1. ^ Unwed Bahamian fathers may not pass nationality to their children.[11]
  2. ^ Neither women nor men who are considered "Bahamian by birth" can transmit their nationality to their children if the parent was born abroad.[12]
  3. ^ Foreign men who are married to Bahamian women are not allowed to derive nationality from a Bahamian spouse by registration.[14]
  4. ^ After the slave trade was barred in the British Empire, an additional group of black people arrived in the Bahamas. Between 1811 and 1838, Africans liberated from slave ships were taken to the islands and either apprenticed to learn trades for seven to fourteen years, or recruited for British military service.[33]
  5. ^ For example though Britain typically banned foreign trade with any of its colonies, the Free Port Act 1787 allowed Nassau to trade with both the French and Spanish colonies of the Caribbean, and the following year, Britain allowed the United States to import or export goods brought to the British West Indies on British ships, while maintaining a ban on commodities for other colonies.[38]
  6. ^ Fransman states, "CUKC women generally retained or lost that citizenship [status] if or when the husband did and the registration entitlement contained in s 6(2) of the BNA 1948 was generally withdrawn from women whose husbands ceased to be CUKC".[8]



  1. ^ a b c Fransman 2011, p. 837.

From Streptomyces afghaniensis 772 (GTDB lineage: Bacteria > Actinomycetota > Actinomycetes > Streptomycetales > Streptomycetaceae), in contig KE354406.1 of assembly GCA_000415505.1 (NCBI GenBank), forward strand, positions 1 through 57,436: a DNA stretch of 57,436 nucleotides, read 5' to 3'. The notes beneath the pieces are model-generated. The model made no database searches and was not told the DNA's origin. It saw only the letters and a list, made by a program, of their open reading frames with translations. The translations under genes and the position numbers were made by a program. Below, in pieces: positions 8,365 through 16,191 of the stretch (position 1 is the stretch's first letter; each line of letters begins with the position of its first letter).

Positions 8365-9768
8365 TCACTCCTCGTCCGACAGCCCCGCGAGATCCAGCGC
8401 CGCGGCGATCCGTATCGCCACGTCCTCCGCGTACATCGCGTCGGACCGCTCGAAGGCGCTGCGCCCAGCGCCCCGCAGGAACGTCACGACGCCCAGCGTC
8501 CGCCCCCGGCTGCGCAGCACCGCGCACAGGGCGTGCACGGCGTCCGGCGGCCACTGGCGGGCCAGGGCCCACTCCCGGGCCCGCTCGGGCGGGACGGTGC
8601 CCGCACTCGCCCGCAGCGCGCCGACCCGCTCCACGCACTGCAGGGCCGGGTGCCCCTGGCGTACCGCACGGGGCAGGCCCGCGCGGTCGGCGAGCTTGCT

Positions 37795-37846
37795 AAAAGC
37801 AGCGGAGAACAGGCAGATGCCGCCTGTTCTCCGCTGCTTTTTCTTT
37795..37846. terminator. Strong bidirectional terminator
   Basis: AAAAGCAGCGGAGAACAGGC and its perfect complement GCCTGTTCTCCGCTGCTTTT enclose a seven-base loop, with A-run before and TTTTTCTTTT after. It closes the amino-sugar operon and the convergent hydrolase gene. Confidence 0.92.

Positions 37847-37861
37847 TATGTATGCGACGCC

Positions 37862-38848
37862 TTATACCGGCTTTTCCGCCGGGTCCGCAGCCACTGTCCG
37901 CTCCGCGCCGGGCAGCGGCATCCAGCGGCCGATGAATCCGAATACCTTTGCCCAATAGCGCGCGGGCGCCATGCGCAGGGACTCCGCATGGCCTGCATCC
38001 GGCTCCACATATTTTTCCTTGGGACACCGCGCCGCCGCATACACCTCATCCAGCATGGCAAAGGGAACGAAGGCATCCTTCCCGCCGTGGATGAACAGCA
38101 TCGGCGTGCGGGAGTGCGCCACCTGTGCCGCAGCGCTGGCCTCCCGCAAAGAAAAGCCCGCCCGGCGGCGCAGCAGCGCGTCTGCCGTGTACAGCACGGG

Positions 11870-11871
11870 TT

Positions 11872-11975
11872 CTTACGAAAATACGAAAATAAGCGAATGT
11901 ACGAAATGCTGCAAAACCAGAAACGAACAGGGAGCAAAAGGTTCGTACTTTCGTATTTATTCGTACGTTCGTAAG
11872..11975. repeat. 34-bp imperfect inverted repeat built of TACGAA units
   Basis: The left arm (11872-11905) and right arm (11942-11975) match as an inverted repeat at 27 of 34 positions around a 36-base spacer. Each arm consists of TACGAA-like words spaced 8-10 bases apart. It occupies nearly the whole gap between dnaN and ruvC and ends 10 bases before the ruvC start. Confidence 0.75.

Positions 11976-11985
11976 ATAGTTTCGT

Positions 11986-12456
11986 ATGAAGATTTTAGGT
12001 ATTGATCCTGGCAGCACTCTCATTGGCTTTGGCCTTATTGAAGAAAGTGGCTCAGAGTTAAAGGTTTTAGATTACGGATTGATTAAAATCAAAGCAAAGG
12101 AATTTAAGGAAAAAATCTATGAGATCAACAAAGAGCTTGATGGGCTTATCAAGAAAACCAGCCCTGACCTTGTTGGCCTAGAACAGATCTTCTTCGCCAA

2. ^ Belton 2020, p. 1.
  3. ^ a b Craton & Saunders 2000, p. 435.
  4. ^ Belton 2020, pp. 2–3, 5.
  5. ^ Walkine 2020.
  6. ^ Fransman 2011, p. 3.
  7. ^ Fransman 2011, p. 4.
  8. ^ a b c d Fransman 2011, p. 838.
  9. ^ Belton 2020, p. 13.
  10. ^ a b c Belton 2020, p. 3.
  11. ^ a b Aranha 2015, p. 10.
  12. ^ Aranha 2015, p. 11.
  13. ^ Fransman 2011, p. 842.
  14. ^ a b Belton 2020, p. 8.
  15. ^ a b c d Fransman 2011, p. 840.
  16. ^ Belton 2020, pp. 16–17.
  17. ^ Fransman 2011, p. 841.
  18. ^ Belton 2020, p. 12.
  19. ^ Belton 2020, pp. 6–7.
  20. ^ Belton 2020, p. 6.
  21. ^ a b Official Gazette 1973.
  22. ^ Belton 2020, p. 7.
  23. ^ Belton 2020, p. 23.
  24. ^ Belton 2020, pp. 25–26.
  25. ^ Belton 2020, p. 29.
  26. ^ Hughes 1981, pp. 3–44.
  27. ^ Fransman 2011, p. 129.
  28. ^ a b Fransman 2011, p. 130.
  29. ^ Fransman 2011, p. 131.
  30. ^ Baldwin 2001, p. 525.
  31. ^ Bush 1993, pp. 422, 433.
  32. ^ Saunders 2016, pp. 6–7.
  33. ^ Saunders 2016, p. 6.
  34. ^ Lazarus-Black 1992, pp. 875, 877.
  35. ^ Elvy 2015, pp. 104–106.
  36. ^ Cousins 1935, p. 37.
  37. ^ Baldwin 2001, p. 526.
  38. ^ Farnsworth 1996, p. 3.
  39. ^ Home Office 2017, p. 8.
  40. ^ Kelley 2020, p. 29.
  41. ^ May 1845, p. 7.
  42. ^ Morgan 1999, p. 1.
  43. ^ Latimer 1964, p. 52.
  44. ^ Saunders 2016, pp. 13–14.
  45. ^ Cooper 2018, pp. 58–60.
  46. ^ Cooper 2018, p. 61.
  47. ^ Fransman 2011, p. 145.
  48. ^ Baldwin 2001, p. 527.
  49. ^ Llewellyn-Jones 1929, p. 123.
  50. ^ Fransman 2011, p. 151.
  51. ^ Baldwin 2001, p. 528.
  52. ^ Fransman 2011, p. 148.
  53. ^ Fransman 2011, pp. 150–151.
  54. ^ Fransman 2011, p. 155.
  55. ^ Fransman 2011, p. 149.
  56. ^ a b Fransman 2011, p. 163.
  57. ^ a b Craton & Saunders 2000, p. 339.
  58. ^ Fransman 2011, p. 814.
  59. ^ Fransman 2011, pp. 175–176.
  60. ^ Hughes 1981, p. 34.
  61. ^ Hughes 1981, p. 39-42.
  62. ^ Hughes 1981, pp. 43–45.
  63. ^ Hughes 1981, p. 46.
  64. ^ Saunders, Harris & Albury 1999.
  65. ^ Wintour 2020.
  66. ^ Home Office 2017, p. 6.
  67. ^ Georgetown University 2008.
  68. ^ Craton & Saunders 2000, p. 436.
  69. ^ Craton & Saunders 2000, p. 437.
  70. ^ Aranha 2016, p. 16.
  71. ^ Aranha 2016, pp. 17–18.
  72. ^ Turnquest 2016, p. 1.
  73. ^ Aranha 2016, p. 17.
  74. ^ Coleby 2014.
  75. ^ Aranha 2016, p. 22.
  76. ^ Eleutheran Newspaper 2016.
  77. ^ Wells 2016.